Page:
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st: Re: RE: AW: Data management: looking up content in observations


From   "Florian Kuhn" <florian@mail.utexas.edu>
To   <statalist@hsphsun2.harvard.edu>
Subject   st: Re: RE: AW: Data management: looking up content in observations
Date   Mon, 2 Mar 2009 19:17:58 -0600

-
Great, Nick, that works perfectly well. Also, I quickly understood the code thanks to your helpful comments.
Thanks a lot.
Florian



You could write an -egen- function for this. I am not aware of one. But
that is not the only way to attack the problem, nor the most natural
way.

I don't think -by:- is natural here. There's more than instinct behind
that statement, as it follows from the logic of the problem. The problem
entails comparing observations in different blocks of observations,
however "blocks" are defined. That is, the day will be different, the
home team and guest team may both be different, etc. -by:-, conversely,
is for problems in which you need only work _within_ blocks.

As Martin pointed out, it helps to be thoroughly familiar with
subscripting for this kind of problem. He didn't spell out the mundane
details of any solution, so here is one way to do it.

I fall back on the often-deprecated "loop over observations". It is not
especially elegant or fast, but it is a direct attack on the problem and
does work. There are probably more cunning solutions entailing -merge-s
of the data with itself and so forth, but I'll still do it this way.

gen winlast = .
gen obsno = _n

qui forval i = 1/`=_N' {
su obsno if day == day[`i'] - 1 & ///
(hometeam == hometeam[`i'] | guestteam == hometeam[`i']),
meanonly
if r(min) < . {
replace winlast = (winner[r(min)] == hometeam[`i']) in
`i'
}
}

Notes:

1. I am assuming here that each team plays at most once per day. That is
not explicit, but is suggested by Florian's data segment.

2. I am assuming that the total number of games in the dataset is modest
enough to use a -float- for -obsno-. In a bigger dataset than that,
specify that -obsno- is to be a -long-.

3. There are no games before the first, so the loop need not start at 1,
but I'd rather leave it at 1 and let Stata do a little unnecessary work,
rather than wire in 5 and then create a source of bugs if the data get
out of -sort- order, or the code is ported to a different dataset for
which 5 is no longer the correct number.

4. Florian hit the nail on the head in labelling this a "look up"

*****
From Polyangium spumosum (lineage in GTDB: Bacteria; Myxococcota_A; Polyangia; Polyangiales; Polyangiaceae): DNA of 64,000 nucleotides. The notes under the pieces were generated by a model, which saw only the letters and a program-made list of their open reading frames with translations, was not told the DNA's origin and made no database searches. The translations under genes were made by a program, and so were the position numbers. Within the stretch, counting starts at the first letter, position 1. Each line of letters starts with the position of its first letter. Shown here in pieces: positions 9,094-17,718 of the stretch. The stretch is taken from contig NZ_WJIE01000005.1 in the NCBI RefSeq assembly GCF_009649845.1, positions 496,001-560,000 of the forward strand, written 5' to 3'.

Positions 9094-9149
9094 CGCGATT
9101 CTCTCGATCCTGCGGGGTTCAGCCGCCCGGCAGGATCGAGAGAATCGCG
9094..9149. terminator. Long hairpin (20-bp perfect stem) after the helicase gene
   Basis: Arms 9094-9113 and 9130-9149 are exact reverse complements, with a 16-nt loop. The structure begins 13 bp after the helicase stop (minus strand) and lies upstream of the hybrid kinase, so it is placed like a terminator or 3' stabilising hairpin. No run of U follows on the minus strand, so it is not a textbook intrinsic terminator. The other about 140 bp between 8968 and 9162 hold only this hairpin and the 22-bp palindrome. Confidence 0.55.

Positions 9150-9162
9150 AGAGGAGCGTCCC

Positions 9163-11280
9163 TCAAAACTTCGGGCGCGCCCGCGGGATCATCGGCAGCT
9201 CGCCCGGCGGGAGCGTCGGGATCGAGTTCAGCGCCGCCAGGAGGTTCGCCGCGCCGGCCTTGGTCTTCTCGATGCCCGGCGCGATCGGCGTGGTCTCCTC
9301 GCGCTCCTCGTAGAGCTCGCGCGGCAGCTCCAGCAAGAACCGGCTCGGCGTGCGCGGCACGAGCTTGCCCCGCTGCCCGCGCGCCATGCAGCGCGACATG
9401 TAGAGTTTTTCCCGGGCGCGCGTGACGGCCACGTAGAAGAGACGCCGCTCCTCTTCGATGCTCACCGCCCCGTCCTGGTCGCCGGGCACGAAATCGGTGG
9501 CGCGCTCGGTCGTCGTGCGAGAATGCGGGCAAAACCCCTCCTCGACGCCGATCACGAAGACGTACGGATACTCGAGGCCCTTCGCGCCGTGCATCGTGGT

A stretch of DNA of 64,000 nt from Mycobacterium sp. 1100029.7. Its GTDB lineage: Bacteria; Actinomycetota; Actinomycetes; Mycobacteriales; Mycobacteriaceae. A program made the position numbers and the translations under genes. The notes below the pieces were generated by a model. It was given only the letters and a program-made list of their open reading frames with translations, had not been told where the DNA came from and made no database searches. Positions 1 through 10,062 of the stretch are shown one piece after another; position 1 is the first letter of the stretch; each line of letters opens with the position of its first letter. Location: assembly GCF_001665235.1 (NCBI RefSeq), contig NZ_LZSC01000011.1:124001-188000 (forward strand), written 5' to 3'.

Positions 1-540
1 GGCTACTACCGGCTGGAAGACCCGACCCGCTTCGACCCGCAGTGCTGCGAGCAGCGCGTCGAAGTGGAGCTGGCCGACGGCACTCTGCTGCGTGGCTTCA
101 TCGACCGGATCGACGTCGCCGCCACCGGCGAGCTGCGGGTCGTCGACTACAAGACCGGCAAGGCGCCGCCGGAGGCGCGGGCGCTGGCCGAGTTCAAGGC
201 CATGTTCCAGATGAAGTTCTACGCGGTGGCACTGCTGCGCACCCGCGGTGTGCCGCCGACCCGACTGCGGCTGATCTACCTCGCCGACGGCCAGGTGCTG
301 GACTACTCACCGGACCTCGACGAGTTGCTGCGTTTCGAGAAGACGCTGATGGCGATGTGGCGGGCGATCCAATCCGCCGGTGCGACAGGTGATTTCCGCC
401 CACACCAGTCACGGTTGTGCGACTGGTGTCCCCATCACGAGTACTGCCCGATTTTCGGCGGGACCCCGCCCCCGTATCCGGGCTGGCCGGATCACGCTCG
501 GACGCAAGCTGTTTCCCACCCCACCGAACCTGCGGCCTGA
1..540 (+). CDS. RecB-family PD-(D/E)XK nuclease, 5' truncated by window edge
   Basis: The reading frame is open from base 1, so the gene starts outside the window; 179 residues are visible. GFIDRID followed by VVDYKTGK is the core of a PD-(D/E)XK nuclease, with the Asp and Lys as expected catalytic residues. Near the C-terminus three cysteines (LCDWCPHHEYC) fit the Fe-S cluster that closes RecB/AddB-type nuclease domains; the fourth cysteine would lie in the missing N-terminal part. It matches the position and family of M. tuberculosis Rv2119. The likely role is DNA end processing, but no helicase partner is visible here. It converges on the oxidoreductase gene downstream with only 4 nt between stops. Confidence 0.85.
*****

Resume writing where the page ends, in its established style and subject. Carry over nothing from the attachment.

problem. So, we can think of it in two stages:

* Which observation contains the details for the previous game with this
home team?

* Did this home team win in that game?

The first is, for observation `i', on the previous day and involves the
same team as the present home team, either at home or away, and will be
when this condition is satisfied:

day == day[`i'] - 1 & ///
(hometeam == hometeam[`i'] | guestteam == hometeam[`i'])

What we do is exploit what -summarize- leaves in memory. At most one
game should satisfy that condition, so that observation number will be
recorded in multiple places, as r(min), r(max), r(mean) and r(sum). It
is arbitrary which we use.

(winner[r(min)] == hometeam[`i'])

will be 1 if the home team for this game was the winner in that game,
and 0 otherwise.

5. However, suppose that a team didn't play on the previous day. Then
the -summarize- will return missing in r(min) and the comparison will be


(winner[.] == hometeam[`i'])

which will return 0, as -winner[.]- is evaluated as an empty string,
which will not equal any team name. That's wrong, as the answer should
be ., not 0. A similar issue arises with the first day's games.

Thus,

if r(min) < . {
replace winlast = (winner[r(min)] == hometeam[`i']) in
`i'
}

is the more careful code needed to trap such difficulties.

7. I assume that Florian meant

count if day == 1 & winner == "F"

but my solution does not depend on -winner- being string or numeric,
just that -winner-, -hometeam-, -guestteam- are either all nmeric or all
string.

There is a discussion of related technique in

SJ-6-4  dm0025  . . . . . . . . . .  Stata tip 36: Which observations?
Erratum
       . . . . . . . . . . . . . . . . . . . . . . . . . . . . . .  N.
J. Cox
       Q4/06   SJ 6(4):596                              (no commands)
       correction of example code for Stata tip 36

SJ-6-3  dm0025  . . . . . . . . . . . . . .  Stata tip 36: Which
observations?
       . . . . . . . . . . . . . . . . . . . . . . . . . . . . . .  N.
J. Cox
       Q3/06   SJ 6(3):430--432                                 (no
commands)
       tip for identifying which observations satisfy some
       specified condition

Nick
n.j.cox@durham.ac.uk

Martin Weiss

well, why do you want an -egen- function? Note there is an -egen, count-
command already, which, in combination with -by-, might just do what you
want. -help subscripting- may also be useful.

Florian Kuhn

I am trying to find out if in a league winning the previous game has an
effect on the current game. Specifically, I have 8 teams, named A to H.
I
would like to construct the variable "winlast", being 1 if the current
home
team won the last game and 0 otherwise.
The data is organized as follows:

Day hometeam guestteam winner (winlast)
1  A  H  A (.)
1  C  F  .  (.)
1  E  B  B  (.)
1  G  D  D  (.)
2  F  E  .  (0)
2  B  G  G  (1)
2  H  C  C  (0)
2  D  A  D (1)
3  G  E  E  (1)
...

That is, for each observation I would like to check whether the home
team is

listed as "winner" for the previous day. I get the right digit by (for
example)

count if day == 1 & winner == F

but I have no idea of how to incorporate this into an egen command (that
is,

I had a lot of ideas none of which worked).
Does someone know how to get this right?

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